Nonprofits and Asset Tracking Software
In 2015, around 1.5 million nonprofits were registered with the IRS, and this number has only increased in recent years. These organizations have their work cut out for them; they must establish themselves as legitimate, get the right people interested in their initiatives, and manage well-intentioned but inexperienced volunteers all at the same time. Nonprofits can also be extremely asset-intensive, trying to use all the tools and equipment they can get to ultimately lower overheads, streamline operations, and make volunteer effort count. As an example, 35% of all nonprofits registered with the IRS in 2013 identified $5.17 trillion in assets.
How does an organization juggling all the characteristic responsibilities and expectations of a nonprofit manage all its equipment? Below, we’ll look at three of the major problems faced by nonprofits, and how an asset tracking software can help overcome them.
Donations are at an all time low
Nonprofits rely on people’s generosity and a robust and well-organized infrastructure to ensure they have adequate resources to pull off their initiatives. Alarmingly, however, Americans are spending a smaller proportion of their incomes on charity now than they were a decade ago. It’s not just funds donated to nonprofits that have been on the decline in recent years; even volunteering rates fell between 2014 and 2015. This, coupled with a tough economic climate, and a steady but substantial growth in the number of nonprofits has meant that resources are spread across these institutions rather thinly, and at any rate are fairly unpredictable.
This is why it is crucial for nonprofits to manage the little resources they have effectively, and plan for the future as best as they can. Not just this, but they need to utilize tools that will actually lower overheads for them, and allow them to see the ways in which they can optimize processes every step of the way. An asset tracking software with in-depth reports and analytics can help greatly in this regard. Not just this, but keeping a list of assets on the system that updates in real time can also help with resource allocation, ensuring your volunteers have the tools they need to get their job done as effortlessly as possible. This can help combat some of the problems associated with people choosing to ‘hold back’ rather than donating to the charities of their choice.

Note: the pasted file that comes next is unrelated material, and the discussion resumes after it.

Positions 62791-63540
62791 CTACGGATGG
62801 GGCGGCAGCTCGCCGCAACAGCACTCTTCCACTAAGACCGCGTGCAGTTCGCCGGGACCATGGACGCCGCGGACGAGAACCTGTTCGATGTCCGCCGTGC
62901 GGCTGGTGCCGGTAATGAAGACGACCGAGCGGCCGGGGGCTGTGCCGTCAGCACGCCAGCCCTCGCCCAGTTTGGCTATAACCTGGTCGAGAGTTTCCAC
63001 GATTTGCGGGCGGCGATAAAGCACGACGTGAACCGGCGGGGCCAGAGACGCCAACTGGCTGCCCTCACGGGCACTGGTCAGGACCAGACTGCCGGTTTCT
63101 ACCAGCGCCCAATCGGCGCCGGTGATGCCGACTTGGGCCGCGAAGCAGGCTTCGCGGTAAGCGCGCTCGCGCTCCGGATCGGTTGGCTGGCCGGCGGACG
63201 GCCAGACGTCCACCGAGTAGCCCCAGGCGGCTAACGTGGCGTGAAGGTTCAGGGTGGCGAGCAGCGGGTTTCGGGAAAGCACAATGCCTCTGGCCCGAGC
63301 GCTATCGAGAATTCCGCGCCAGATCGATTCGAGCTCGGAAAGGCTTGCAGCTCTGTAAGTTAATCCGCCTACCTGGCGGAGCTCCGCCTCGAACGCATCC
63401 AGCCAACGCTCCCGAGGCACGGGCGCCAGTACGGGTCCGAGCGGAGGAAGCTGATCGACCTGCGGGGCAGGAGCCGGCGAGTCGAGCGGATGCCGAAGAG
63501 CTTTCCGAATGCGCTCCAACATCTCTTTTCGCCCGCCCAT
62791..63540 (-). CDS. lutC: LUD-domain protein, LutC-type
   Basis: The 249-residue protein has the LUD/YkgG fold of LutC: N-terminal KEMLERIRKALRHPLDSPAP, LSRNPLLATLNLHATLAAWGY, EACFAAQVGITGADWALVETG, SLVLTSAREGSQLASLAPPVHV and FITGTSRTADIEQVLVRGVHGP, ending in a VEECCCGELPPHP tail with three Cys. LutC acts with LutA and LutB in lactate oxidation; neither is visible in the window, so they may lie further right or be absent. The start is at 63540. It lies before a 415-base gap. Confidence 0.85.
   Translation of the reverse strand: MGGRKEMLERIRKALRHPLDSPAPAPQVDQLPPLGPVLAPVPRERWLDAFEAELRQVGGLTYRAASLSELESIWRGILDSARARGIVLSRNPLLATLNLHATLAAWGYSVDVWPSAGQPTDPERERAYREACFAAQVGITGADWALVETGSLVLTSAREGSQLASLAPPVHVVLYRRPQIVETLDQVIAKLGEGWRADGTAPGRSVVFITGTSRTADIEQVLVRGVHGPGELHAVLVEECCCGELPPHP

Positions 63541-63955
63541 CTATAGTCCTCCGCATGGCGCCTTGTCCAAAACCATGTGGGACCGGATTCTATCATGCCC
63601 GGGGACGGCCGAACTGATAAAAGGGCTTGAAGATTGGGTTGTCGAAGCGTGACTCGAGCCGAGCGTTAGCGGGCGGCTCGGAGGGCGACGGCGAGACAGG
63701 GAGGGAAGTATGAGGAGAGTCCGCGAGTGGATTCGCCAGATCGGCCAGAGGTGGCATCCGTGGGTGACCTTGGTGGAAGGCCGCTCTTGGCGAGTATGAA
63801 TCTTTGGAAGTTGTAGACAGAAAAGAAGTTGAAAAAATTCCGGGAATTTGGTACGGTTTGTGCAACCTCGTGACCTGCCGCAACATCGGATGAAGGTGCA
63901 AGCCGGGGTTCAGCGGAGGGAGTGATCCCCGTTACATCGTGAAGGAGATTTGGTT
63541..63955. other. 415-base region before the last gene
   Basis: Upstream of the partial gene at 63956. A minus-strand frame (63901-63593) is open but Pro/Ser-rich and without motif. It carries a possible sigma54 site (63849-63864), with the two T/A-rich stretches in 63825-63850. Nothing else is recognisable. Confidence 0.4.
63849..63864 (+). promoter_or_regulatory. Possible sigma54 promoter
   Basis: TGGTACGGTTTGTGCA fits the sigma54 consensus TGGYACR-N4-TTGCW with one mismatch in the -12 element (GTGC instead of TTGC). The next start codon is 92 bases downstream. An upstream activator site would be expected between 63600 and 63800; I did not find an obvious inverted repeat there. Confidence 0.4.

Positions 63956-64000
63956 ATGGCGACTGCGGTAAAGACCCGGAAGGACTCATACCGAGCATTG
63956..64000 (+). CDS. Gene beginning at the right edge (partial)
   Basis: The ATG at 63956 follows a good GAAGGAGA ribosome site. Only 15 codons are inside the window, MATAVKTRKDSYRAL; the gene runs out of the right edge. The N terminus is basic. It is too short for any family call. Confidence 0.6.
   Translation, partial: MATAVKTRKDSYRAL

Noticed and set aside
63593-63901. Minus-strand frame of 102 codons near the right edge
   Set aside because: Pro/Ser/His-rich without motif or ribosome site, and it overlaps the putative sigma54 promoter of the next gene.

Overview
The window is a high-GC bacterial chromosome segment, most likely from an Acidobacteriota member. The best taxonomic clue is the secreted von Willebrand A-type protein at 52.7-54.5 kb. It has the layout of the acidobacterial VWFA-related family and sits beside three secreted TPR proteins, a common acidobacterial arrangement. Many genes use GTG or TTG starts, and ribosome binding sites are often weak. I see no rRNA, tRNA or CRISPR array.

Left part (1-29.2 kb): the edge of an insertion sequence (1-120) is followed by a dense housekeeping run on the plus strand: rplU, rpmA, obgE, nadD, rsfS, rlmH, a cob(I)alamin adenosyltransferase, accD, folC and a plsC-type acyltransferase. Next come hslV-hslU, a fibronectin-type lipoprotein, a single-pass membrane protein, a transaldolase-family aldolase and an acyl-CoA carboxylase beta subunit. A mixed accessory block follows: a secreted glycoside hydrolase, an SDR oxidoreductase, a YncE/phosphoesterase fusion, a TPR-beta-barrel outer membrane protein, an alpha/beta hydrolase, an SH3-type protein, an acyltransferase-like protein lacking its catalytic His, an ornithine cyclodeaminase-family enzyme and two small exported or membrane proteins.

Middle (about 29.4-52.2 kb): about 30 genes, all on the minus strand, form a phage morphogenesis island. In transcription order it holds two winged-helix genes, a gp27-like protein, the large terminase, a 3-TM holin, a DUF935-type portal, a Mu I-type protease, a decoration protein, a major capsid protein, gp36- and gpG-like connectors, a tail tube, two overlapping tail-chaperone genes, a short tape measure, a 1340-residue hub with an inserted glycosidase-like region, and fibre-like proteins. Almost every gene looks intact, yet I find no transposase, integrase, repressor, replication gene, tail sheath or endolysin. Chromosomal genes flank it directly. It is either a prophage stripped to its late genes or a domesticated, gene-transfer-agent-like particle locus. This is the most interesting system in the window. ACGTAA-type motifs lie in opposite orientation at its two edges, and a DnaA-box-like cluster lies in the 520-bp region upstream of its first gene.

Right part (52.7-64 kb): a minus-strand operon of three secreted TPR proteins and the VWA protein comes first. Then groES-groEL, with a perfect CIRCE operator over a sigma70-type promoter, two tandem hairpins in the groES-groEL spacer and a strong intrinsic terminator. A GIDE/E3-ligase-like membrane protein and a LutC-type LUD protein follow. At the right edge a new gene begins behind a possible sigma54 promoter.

Training all new volunteers is impractical
Another big nonprofit problem is that often, the people in charge of daily operations are overworked, with little time or funds to spend training individuals who come in to volunteer. It can even be argued that training all new volunteers is ultimately extremely expensive. This is because volunteering is both seasonal and short-term, and investing energy teaching every new volunteer ‘the ropes’ will increase training costs exponentially. In asset management terms, what’s needed is a system that thinks intelligently, and does a lot of the work for you. Automated alerts sent to relevant parties when stocks are low, for example, or reminding you to send an item into maintenance, can be very helpful.
This is especially important because, as shown below, ‘administrative and support’ tasks take up about 23.5% of all volunteer time. This could include things like writing proposals, drafting requests for grants, organizing events, and of course, ensuring that all the nonprofit’s equipment and inventory is well-ordered, functional, and available when needed.
Imagine the opportunities for research and outreach if a significant portion of the time spent on administrative tasks relating to equipment management could be absorbed by an asset tracking software. Getting machines to do things they do best, while allowing volunteers to focus on care and service would be a great way to improve nonprofit functionality.
It’s hard to supervise activities ‘on the field’
Another drawback of having volunteers that come and go, are unpaid, and don’t have a contractual obligation towards the institution in question, is that of accountability. It can be very difficult to enforce strict rules for volunteers who are giving up their time to help out for the sake of a cause close to their heart. However, it must not be forgotten that nonprofits are in many ways no different from other businesses. In fact, as far as businesses go, they do their part splendidly. In 2013, the sector contributed around $905.9 billion towards the US economy. Since the money going into nonprofits mostly comes from people’s trust in the sector itself, stopping the mismanagement of funds and assets is especially crucial here.
There are many ways to raise accountability in this scenario, especially for nonprofit equipment. One of these ways is by using an asset tracking software. It stores all kinds of data that will help you bolster security, including where all your assets are, who has access to them, and when they’re due back. You can even use a mobile app to make sure all ‘on the field’ activities relating to equipment movement or usage are well-documented. In this way, administrators never have to be disconnected from on-site volunteer work, and can easily answer to donors whenever they need to.